A surface covered with ice, of course, is tremendously difference than even storm-driven water Purely from a collision avoidance and acoustic propagation, a submarine needs to know how close it is to the bottom of ice. Less obvious is the need to know the three-dimensional structure of the ice, because submarines may need to break through it to launch missiles, to raise electronic masts, or to surface the boat. Three-dimensional ice information also can tell the submarine captain whether antisubmarine warfare aircraft can detect or attack the boat.
The state of the art is providing the submarine with a three-dimensional visualization of the ice above: the lowest part (ice keel) and the ice canopy. While sound will propagate differently in ice than liquid water, the ice still needs to be considered as a volume, to understand the nature of reverberations within it.
A typical basic depth measuring device is the US AN/UQN-4A. Both the water surface and bottom are reflecting and scattering boundaries. For many purposes, but not all naval tactical applications, the sea-air surface can be thought of as a perfect reflector. In reality, there are complex interactions of water surface activity, seafloor characteristics, water temperature and salinity, and other factors that make "...range predictions difficult. Multi-path degradation affects overall figure of merit and active classification. As a result, false target identifications are frequent."
This device, however, does not give information on the characteristics of the bottom. In many respects, commercial fishing and marine scientists have equipment that is perceived as needed for shallow water operation.
A further complication is the presence of wind generated bubbles or fish close to the sea surface. . The bubbles can also form plumes that absorb some of the incident and scattered sound, and scatter some of the sound themselves. .
This problem is distinct from biologic interference caused by acoustic energy generated by marine life, such as the squeaks of porpoises and other cetaceans, and measured by acoustic receivers. The signatures of biologic sound generators need to be differentiated from more deadly denizens of the depths. Classifying biologics is a very good example of an acoustic MASINT process.
Modern surface combatants with an ASW mission will have a variety of active systems, with a hull- or bow-mounted array, protected from water by a rubber dome; a "variable-depth" dipping sonar on a cable, and, especially on smaller vessels, a fixed acoustic generator and receiver.
Some, but not all, vessels carry passive towed arrays, or combined active-passive arrays. These depend on target noise, which, in the combined littoral environment of ultraquiet submarines in the presence of much ambient noise. Vessels that have deployed towed arrays cannot make radical course maneuvers. Especially when active capabilities are included, the array can be treated as a bistatic or multistatic sensor, and act as a synthetic aperture sonar (SAS)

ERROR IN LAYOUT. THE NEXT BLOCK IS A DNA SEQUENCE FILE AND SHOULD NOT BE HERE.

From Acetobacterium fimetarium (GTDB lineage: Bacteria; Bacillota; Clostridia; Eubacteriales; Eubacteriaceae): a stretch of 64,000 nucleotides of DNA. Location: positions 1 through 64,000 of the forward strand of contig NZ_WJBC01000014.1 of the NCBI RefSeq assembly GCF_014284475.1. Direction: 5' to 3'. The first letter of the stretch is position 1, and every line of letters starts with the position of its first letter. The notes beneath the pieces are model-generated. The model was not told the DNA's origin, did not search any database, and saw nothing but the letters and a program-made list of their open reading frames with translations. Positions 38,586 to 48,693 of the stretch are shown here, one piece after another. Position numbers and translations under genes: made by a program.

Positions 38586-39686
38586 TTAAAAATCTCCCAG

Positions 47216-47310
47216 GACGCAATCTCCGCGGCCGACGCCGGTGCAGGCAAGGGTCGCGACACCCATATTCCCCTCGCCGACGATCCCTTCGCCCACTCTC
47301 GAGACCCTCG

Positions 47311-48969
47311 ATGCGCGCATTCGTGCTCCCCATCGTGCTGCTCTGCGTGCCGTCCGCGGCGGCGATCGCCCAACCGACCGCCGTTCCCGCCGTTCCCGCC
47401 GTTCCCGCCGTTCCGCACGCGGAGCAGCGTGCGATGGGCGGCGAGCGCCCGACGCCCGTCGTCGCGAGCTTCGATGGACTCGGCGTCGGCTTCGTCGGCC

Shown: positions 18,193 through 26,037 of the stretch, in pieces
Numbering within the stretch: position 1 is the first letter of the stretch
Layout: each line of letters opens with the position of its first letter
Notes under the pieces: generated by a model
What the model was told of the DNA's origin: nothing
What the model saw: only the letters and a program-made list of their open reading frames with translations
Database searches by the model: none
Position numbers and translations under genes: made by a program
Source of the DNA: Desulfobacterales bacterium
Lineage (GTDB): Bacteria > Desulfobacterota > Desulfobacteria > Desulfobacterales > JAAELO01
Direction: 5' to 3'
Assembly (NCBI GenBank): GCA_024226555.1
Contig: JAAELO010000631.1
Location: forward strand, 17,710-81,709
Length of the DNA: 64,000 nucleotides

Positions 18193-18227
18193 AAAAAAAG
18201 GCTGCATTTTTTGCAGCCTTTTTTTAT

For ships that cooperate with aircraft, they will need a data link to sonobuoys and a sonobuoy signal processor, unless the aircraft has extensive processing capability and can send information that can be accepted directly by tactical computers and displays.
Signal processors not only analyze the signals, but constantly track propagation conditions. The former is usually considered part of a particular sonar, but the US Navy has a separate propagation predictor called the AN/UYQ-25B(V) Sonar in situ Mode Assessment System (SIMAS)
Echo Tracker Classifiers (ETC) are adjuncts, with a clear MASINT flavor, to existing surface ship sonars . ETC is an application of synthetic aperture sonar (SAS). SAS is already used for minehunting, but could help existing surface combatants, as well as future vessels and unmanned surface vehicles (USV), detect threats, such as very silent air-independent propulsion non-nuclear submarines, outside torpedo range. Torpedo range, especially in shallow water, is considered anything greater than 10 nmi.
Conventional active sonar may be more effective than towed arrays, but the small size of modern littoral submarines makes them difficult threats. Highly variable bottom paths, biologics, and other factors complicate sonar detection. If the target is slow-moving or waiting on the bottom, they have little or no Doppler effect, which current sonars use to recognize threats.
Continual active tracking measurement of all acoustically detected objects, with recognition of signatures as deviations from ambient noise, still gives a high false alarm rate (FAR) with conventional sonar. SAS processing, however, improves the resolution, especially of azimuth measurements, by assembling the data from multiple pings into a synthetic beam that gives the effect of a far larger receiver.